Selles-sur-Cher is one of my favorite goat's milk cheeses. It's just a small disk of fresh chevre from France that has been rubbed in ash. This cheese is sublime. It has a firm texture with a bit of a sour, salty sweetness and barnyardy notes too. Unfortunately, since the AOC cheese is made from raw milk and the cheese is aged less than 60 days, in the U.S.A. we can only get pasteurized versions. The "authentic" cheese is very similar to the pasteurized version except it has a bit more goatiness to it. Although very similar to Bonne Bouche in size, this cheese is a bit more mellow, and tame. It's the "Cathy" to Bonne Bouche's "Patty" We ate it while watching Meg Ryan movies and mocking her precocious "acting skills".

The next day we took the "scenic" route (some might say we got lost) to Shelburne for a Vermont Farm Tour. Our guide was Chris and 14 of us set out to visit three artisan cheesemakers in Addison county. Doing the tour with Vermont Farm Tours was awesome. Two of the cheesemakers I'd wanted to visit on my trip to Vermont were on the tour: Twig Farm-makers of obscenely delicious cheese and Dancing Cow-cheesemakers who name all their delicious cheeses after dances. Taking the tour meant less driving for us and a more relaxed atmosphere.

Chris from Vermont Farm Tours


There were people of varying experiences there. One couple from Canada who are putting together an artisan cheese festival in June. One couple from Mexico who had a small herd of goats and were embarking upon their own cheesemaking journey-even though they don't like goat cheese. It was interesting being surrounded by so many people and having a chance to look at the cheese world through the eyes of others.

Of course we did the Vermont cheesemaker's Festival as well. I decided to splurge this year and buy the wine glass so I could taste and get...happy. The bro was stuc as the designated driver since it doesn't take much for me to be unable to drive. My favorite things from this year's festival were the Eden Ice Cider, Triple Cream and Cream Cheese from Champlain Valley Creamery, and this wicked awesome cheese I'd never had before from Cricket Creek Farm called Tobasi. Tobasi is a seasonally-made semi-soft raw cow's milk cheese, aged for about 3 months. It looks like tree bark, and it tastes a bit like a mild Taleggio. Full of grassy, nutty, creamy, earthy, lactic notes. No, I don't' know why a cheese from MA was at the VT Cheesemaker's Festival.

Tobasi is delicious and looks like tree bark and cheese had a baby.


They had a little pen with a sheep and two snow white little goats who like to play.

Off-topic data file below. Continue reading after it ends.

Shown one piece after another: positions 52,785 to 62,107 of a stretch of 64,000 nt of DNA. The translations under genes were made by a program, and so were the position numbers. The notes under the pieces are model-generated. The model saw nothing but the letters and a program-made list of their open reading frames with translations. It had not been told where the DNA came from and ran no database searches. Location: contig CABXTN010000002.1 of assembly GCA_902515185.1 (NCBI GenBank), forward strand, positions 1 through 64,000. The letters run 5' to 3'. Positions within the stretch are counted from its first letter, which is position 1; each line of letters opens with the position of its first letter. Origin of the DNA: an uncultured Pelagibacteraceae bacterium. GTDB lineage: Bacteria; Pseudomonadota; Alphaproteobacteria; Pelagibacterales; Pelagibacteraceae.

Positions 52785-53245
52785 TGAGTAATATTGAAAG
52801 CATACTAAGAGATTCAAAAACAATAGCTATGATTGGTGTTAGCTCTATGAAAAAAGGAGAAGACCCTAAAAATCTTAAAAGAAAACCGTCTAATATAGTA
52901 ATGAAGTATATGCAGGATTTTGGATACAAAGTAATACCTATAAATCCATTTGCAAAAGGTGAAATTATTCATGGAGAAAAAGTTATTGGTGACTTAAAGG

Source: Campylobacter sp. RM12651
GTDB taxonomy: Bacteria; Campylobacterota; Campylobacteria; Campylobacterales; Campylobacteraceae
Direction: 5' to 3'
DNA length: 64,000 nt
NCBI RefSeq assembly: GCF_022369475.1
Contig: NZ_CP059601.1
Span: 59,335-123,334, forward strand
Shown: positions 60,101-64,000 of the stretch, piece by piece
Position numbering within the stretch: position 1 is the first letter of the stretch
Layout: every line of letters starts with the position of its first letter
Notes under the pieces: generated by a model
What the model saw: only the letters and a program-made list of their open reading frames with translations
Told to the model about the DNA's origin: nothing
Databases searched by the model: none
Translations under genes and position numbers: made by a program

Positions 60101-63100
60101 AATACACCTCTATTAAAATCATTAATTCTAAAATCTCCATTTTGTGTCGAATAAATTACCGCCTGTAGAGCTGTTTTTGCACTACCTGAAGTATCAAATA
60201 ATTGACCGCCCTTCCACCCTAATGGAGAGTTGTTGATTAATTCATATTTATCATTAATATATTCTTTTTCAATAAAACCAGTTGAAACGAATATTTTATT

I love this t-shirt from Vermont Butter & Cheese Creamery.



I love going out to breakfast. Especially when I'm in Vermont (real maple syrup on everything). If you enjoy deliciousness you have to make sure that you stop at the Penny Cluse Cafe in Burlington and get an order of gingerbread pancakes. They are light as a cloud, full of flavor, and hearty. I love them year-round, but can't wait to have them in the winter when it's really cold outside. I forced my brother to make a stop on our way to the festival. They also have fantastic juices made on premise. The grapefruit is especially divine.

If you're in Montpelier stop at Kismet Kitchen on Barre street. Fresh juice bar, local and organic foods, vegetarian and vegan options and specials that truly are special. My favorite was the fried green tomato Benedict. Oh, and thanks to the awesome server who let me go on and on about my slight obsession over duck eggs and then offered to poach some as a substitution for chicken eggs. It was the last thing I ate on this trip to Vermont, and one of the best.

Oh Vermont I miss you already, but not for long. I have decided to leave Chicago this year. When I first moved here to work at Spiagga I planned to be out here for one year and then move back to the East Coast. This summer was my sixth in the Windy City. I have had great experiences working in fantastic restaurants, and of course getting to work in a great cheese shop for the past few years, but I'm not a big city girl, and every time I go back to Vermont I'm reminded of that.

Dear reader this is where you come in. If you know of anyone looking for a cheese-passionate, slightly off-center, cheesy lass who can sing, plays the tambourine* and adores Vermont let me know. My email is cheeseisalive@gmail.com

Things that I will be addressing in upcoming posts:

My Brother Is Awesome but not as cute as goats
I am the macaroni and cheese champion
What's that smell? Oh, it's coming from my suitcase.
Farmstead cheesemakers are awesome and raw milk didn't kill me
Lazy Lady Farm and avoiding the border patrol

*Technically I don't actually play the tambourine, but it doesn't look too hard. I'll learn.